Agencies must guide clients to carefully weigh risks and benefits around brand activism, and help them make informed choices. Agencies should also help clients develop messaging strategies for those occasions when brand positions are challenged by social media-fueled backlash or boycotts. This is an agency opportunity to develop client crisis communications plans, train client spokespeople, and help devise response strategies for possible politicized situations. Some issues are worth standing up for; others may be brand quicksands with no hope of escape. Ad agencies and brand consultants can help clients understand when it is appropriate to give the brand a more political voice, and how to prepare for possible backlash—of their own or outside forces’ making.
Keep these brand tenets in mind:
- Know your brand values.
- Understand consumers’ brand expectations.
- Avoid inserting personal political views into brand messaging.
- Beware of political affiliations that could harm brand perceptions and stated values.
- Exercise brand voice in support of causes that truly align with brand values—and can make a real difference.
- Be respectful in conversations with consumers who disagree with brand values.
- Prepare messaging and protocols for possible brand crises.
- Be true to the brand.
Finally, steer clients to check with legal and PR counselors if they haven’t already looked into brand protection in an increasingly uncertain business environment. It isn’t just taking a stand on an issue or cause that can invite brand damage. Scott Farrell, president of Golin Corporate Communications, a crisis management specialist, told the New York Times that companies should ask before making any big moves, “What Would Trump Do?” In short, companies can now expect almost any corporate decision to be perceived as a “trigger” for an attack. Many brands are being advised to prepare by developing a playbook for responding to Trump tweets and accusations. Brands must be ready to defend in our “new normal.”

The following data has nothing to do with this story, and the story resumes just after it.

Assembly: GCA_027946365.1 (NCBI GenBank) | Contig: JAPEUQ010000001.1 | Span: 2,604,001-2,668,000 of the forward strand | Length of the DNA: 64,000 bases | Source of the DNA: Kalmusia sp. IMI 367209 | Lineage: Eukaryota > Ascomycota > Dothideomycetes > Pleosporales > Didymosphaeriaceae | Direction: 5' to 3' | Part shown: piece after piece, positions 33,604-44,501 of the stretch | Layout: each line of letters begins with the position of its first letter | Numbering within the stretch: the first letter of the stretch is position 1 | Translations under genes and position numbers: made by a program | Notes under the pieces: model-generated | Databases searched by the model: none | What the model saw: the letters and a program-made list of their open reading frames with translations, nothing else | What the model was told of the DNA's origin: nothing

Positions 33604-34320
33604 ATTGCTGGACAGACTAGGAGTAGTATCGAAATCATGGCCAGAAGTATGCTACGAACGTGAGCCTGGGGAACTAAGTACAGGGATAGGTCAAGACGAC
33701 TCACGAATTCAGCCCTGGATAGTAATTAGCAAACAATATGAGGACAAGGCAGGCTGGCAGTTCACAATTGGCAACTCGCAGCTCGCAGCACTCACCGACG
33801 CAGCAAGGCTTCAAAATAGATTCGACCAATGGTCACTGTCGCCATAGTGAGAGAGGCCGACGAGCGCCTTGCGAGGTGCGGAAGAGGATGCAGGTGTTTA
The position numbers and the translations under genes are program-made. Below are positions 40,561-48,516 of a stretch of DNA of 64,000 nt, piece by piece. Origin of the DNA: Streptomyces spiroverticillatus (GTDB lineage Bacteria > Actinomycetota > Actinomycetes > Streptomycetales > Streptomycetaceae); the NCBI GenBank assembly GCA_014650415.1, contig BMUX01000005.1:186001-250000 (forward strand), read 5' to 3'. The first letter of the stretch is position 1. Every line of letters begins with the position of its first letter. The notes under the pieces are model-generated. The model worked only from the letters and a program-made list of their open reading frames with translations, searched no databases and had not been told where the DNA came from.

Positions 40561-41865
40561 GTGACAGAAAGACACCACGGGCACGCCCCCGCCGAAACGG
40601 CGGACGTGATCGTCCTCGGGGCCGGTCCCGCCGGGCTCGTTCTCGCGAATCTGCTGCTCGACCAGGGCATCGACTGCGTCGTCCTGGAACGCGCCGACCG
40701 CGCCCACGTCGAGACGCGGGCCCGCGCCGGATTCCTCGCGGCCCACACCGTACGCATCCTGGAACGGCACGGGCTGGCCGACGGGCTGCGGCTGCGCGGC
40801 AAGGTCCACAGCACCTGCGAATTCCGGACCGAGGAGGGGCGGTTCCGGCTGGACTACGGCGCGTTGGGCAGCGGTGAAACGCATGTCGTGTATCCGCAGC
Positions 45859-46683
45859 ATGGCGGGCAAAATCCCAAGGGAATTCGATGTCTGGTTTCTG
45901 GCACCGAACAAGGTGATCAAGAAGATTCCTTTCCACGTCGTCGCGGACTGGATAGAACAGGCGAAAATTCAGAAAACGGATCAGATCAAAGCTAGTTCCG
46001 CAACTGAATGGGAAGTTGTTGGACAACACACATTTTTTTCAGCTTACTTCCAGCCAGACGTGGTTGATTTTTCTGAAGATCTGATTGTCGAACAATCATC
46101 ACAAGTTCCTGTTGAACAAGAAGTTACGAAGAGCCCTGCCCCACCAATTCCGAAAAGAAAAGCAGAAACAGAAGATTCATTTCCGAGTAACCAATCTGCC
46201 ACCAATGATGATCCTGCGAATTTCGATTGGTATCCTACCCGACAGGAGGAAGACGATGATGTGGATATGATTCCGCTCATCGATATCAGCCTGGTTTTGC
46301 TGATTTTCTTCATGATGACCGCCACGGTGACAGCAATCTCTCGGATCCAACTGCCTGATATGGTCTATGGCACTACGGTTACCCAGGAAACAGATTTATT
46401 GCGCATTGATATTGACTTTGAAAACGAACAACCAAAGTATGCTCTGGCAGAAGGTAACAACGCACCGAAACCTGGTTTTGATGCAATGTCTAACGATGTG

…And the Brands Played On
This month in politicized branding, Levi Strauss & Co. put their brand on the bad side of gun rights advocates by asking politely that gun owners not carry weapons into LS stores, following an incident where a gun-toting customer accidentally discharged his weapon. Trump tweets targeting specific brands had an impact on brand perceptions (see the Ford cancellation of a new plant in Mexico—a corporate decision due to many factors that had little to do with the president-elect’s tweets—which is being perceived as a direct result of that “intervention” in spite of Ford’s disclaiming corporate statements). Kellogg was targeted for withdrawing online ads from fake-news purveyor Breitbart News. And yet again, conservatives complained that Starbucks’ holiday coffee cups were not “Christmas-y enough.”
Welcome to the new America. I’ll conclude with a favorite movie quote. Brands, “Fasten your seatbelts, it’s going to be a bumpy ride.”